It’s not uncommon, for a popular franchise to get spinoffs of some sort. Whether its a new character that has surprising depth, or fan love, or a new line of thinking that could add a fresh take to a franchise, spinoffs are in a way, inevitable. From the Yoshi Island series, to Halo Wars, spinoffs can work in unexpected ways. However, the reverse is also true, stray too far from what made the franchise work, and you’ll get nothing but tragedy. Nintendo relearned this lesson the hard way with Metroid Prime: Federation Force.
From nearly its inception, the game has been met with much hate. To the extent that the reveal trailer from E3 was at one time the most disliked video on Youtube. Fans HATED that Samus wasn’t even a cameo in the game, and that the Federation Force looked like Chibi characters, instead of what could’ve been well detailed characters.
Then once it was released, critics and fans ripped into its gameplay style, the need for co-op, but having no one to play with, and yes, the graphics. Even the few that hoped the game would be good (like Outhaven’s own Patrick Murphy) were thoroughly disappointed. In Japan, the game sold less than 5,000 units in its first week. That’s terrible on numerous levels, and it doesn’t get much better in the states.
But what does this mean? What will this mean for the future of Nintendo, and of course, Metroid? Here are my thoughts.
No More Metroid Without Samus
In a way, this should’ve been a no brainer. Unlike Mario, Donkey Kong, Pokemon, or even Legend of Zelda, Metroid doesn’t exist without Samus Aran. In fact, if you asked most fans what the most popular Metroid character is other than Samus, they would likely say Ridley (which is why fans want him in Smash Bros.) or Mother Brain, arguably the best villain of the series.
What Federation Force proves is that statement has never been more true. Without Samus, even a potentially interesting Metroid gimmick won’t work. If anything, Other M should have shown what happens when divergence goes off the deep end. As that one added more story to Samus, but had the backlash of making her look like a PTSD victim, and a stooge for the Federation due to her taking orders from Adam. When in past games, and even referenced in Other M, Samus only takes light orders from the Federation. Usually in the form of completing missions they themselves cannot do. Thus, she’s given the maximum leeway, instead of being told what to do.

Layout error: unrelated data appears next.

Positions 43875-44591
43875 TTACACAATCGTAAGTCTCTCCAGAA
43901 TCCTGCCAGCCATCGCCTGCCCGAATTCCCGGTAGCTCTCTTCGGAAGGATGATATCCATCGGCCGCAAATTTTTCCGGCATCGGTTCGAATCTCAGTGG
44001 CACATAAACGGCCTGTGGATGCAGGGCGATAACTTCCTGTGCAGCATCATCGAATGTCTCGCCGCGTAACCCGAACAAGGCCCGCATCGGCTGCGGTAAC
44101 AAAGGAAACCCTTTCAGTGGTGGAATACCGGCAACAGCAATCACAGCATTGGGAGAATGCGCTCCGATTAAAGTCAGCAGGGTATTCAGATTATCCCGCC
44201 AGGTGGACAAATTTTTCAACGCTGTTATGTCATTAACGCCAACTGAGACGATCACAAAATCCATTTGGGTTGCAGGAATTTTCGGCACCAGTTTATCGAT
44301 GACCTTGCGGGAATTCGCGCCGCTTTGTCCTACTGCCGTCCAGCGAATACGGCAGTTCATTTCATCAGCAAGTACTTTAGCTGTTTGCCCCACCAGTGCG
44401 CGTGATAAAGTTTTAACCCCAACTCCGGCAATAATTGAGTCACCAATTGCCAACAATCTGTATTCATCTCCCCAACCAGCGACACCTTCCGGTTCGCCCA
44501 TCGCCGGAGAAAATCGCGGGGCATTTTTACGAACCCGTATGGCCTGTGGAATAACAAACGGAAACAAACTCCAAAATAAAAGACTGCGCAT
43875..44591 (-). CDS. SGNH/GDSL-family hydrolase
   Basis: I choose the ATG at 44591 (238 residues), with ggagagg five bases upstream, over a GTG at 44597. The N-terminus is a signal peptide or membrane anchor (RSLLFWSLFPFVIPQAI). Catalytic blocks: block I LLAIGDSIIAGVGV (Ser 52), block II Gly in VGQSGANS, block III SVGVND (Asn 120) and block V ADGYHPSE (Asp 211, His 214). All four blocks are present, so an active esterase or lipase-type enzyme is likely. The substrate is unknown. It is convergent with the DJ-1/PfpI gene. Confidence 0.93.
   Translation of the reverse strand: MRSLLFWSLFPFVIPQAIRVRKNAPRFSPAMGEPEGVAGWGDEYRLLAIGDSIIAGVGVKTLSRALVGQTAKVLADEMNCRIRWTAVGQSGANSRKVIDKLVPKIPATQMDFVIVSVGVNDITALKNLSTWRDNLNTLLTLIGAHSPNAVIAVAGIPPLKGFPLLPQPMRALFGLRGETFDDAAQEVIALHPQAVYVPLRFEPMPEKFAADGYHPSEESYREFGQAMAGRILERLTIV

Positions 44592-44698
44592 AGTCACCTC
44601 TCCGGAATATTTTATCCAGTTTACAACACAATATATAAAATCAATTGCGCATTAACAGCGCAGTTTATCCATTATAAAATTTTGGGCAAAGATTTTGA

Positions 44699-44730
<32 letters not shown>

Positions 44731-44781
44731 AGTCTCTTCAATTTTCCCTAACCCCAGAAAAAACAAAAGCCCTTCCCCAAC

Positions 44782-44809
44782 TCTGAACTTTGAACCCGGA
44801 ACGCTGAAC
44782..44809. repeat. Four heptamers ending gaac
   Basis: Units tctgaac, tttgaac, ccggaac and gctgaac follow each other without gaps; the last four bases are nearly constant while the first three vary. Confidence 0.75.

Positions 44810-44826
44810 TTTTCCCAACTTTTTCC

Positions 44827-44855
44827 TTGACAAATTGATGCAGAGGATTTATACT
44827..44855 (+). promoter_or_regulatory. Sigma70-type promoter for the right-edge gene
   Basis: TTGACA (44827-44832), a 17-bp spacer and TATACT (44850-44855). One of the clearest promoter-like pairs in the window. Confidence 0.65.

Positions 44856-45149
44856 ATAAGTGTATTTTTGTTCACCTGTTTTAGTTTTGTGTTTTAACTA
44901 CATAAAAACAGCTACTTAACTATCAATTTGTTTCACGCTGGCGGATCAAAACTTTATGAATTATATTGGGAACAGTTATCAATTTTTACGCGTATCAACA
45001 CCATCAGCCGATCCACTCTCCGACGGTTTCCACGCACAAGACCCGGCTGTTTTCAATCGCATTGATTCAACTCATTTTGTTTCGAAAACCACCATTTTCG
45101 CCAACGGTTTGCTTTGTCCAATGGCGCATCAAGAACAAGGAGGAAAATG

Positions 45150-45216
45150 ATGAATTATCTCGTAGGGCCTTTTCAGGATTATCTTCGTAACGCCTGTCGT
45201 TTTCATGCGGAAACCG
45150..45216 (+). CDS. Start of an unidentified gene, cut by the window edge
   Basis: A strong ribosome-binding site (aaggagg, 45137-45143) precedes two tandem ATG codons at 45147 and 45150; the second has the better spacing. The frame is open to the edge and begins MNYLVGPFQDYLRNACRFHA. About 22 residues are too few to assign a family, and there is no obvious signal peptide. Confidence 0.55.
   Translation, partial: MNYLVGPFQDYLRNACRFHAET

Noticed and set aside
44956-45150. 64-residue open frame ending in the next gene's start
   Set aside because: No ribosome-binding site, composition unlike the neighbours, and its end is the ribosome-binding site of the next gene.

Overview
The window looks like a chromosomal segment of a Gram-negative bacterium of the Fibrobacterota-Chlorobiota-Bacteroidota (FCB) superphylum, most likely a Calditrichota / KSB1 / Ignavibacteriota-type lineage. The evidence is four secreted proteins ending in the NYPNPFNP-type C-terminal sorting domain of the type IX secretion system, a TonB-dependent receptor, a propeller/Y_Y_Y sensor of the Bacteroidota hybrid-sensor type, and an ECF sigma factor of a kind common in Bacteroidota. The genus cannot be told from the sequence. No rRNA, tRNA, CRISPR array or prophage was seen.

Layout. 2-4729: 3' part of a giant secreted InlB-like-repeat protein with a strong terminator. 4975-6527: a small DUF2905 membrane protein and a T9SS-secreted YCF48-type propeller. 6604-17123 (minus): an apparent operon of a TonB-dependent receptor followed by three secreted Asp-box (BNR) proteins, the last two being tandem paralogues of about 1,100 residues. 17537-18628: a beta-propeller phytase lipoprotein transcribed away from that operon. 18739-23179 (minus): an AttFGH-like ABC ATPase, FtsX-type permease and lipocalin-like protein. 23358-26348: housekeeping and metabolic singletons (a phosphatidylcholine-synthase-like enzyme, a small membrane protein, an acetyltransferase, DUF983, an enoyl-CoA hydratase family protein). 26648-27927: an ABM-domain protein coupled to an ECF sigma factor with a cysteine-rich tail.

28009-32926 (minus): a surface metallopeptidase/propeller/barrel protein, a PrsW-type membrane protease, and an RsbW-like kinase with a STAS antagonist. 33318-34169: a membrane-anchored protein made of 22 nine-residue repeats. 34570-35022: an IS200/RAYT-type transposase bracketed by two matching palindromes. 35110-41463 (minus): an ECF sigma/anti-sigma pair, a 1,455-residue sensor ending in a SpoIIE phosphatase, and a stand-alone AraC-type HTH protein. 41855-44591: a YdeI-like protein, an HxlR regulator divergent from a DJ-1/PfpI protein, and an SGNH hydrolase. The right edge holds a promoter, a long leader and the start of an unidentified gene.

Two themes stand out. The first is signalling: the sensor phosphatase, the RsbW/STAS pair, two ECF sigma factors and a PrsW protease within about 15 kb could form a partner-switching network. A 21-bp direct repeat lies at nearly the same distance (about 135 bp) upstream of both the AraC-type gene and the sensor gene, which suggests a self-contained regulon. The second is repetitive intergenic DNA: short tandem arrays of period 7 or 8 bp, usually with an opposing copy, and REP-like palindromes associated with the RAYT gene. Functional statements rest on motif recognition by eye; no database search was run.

Now that Federation Force has failed, and failed spectacularly, hopefully the focus on Metroid will return to where it needs to be…
The True Return of Metroid
Metroid is a very weird franchise in context. Why? Because technically it hasn’t had a lot of games. In fact, including Federation Force, the series has only had 12 games. Compare that to say Mario, Zelda, Kirby, Pokemon, or even Donkey Kong, and that’s a rather low number. Also though, one was a pinball game, and one was a remake of the original (Zero Mission). So it’s even less if you think about it.
But what it lacked in games out there, it made up for in loyalty. The Metroid fanbase is a very loyal bunch. They love the gameplay, both in 2D and 3D. They love Samus, there’s a reason she’s one of the most beloved video game characters out there.
So it’s not really a surprise that fans want a true return to form for Metroid. It was at an all-time high with the Prime Trilogy from Retro. And despite the dislike for Other M, it did do some things right. It’s just that it got more things wrong, and fans remember those more. Federation Force is the all-time low for the franchise, and fans quickly want to get back to what works.
The question now is, “where does it return to?” The obvious answer is the NX. Because it’s a console shrouded in mystery, and potential hype. If it starts out hot, it will open doors to bring back franchise to bank on the success. Metroid is easily one of these franchises. Now, should they go back to classic 2D style? Or should they try more like Prime and its sequels? The answer is…I don’t know.
Both have been proven to work, sales back that up. What Nintendo decides is best is truly up to them. They have a buffer in that fans like both styles, so as long as they keep it true to the Metroid games of the past, fans will totally buy it.
More Thought Into Spinoffs
Spinoffs in and off themselves is not a bad thing, it only gets bad when its clear there’s not a lot of effort going into it. The reviews I’ve read for Federation Force all have a similar line of problems. Which makes one wonder who playtested it, and why weren’t these issues fixed?
A lack of caring can be a nail in the coffin for certain game companies. Now, Nintendo won’t fail because of Federation Force, but it does brew ill will.
With hope, Nintendo will see this not as a hindrance per se, but a way to improve. Nintendo will make more spinoffs, again, it’s inevitable. But, with this game serving as a reminder, it can help make better ones. No matter where they come from. Failure is something we learn from, and Nintendo has had a lot of failures, and they do work hard to prevent future ones. Hopefully, this failure will push them to be even better with their future titles, both main and spinoff.
Metroid Prime: Federation Force will likely go down as one of Nintendo’s worse “core” games, as it does bear the Metroid name, and invoke the name of the classic trilogy from that franchise. But it’s how Nintendo moves on from here that’s important. If they focus, bring back Metroid to what it could be, what it was before even, it won’t be in vain.
Then of course, for future spinoffs, it can serve as a reminder of what not to do. Sometimes we need an example of this to know what to do next. Let’s hope Nintendo takes the hint.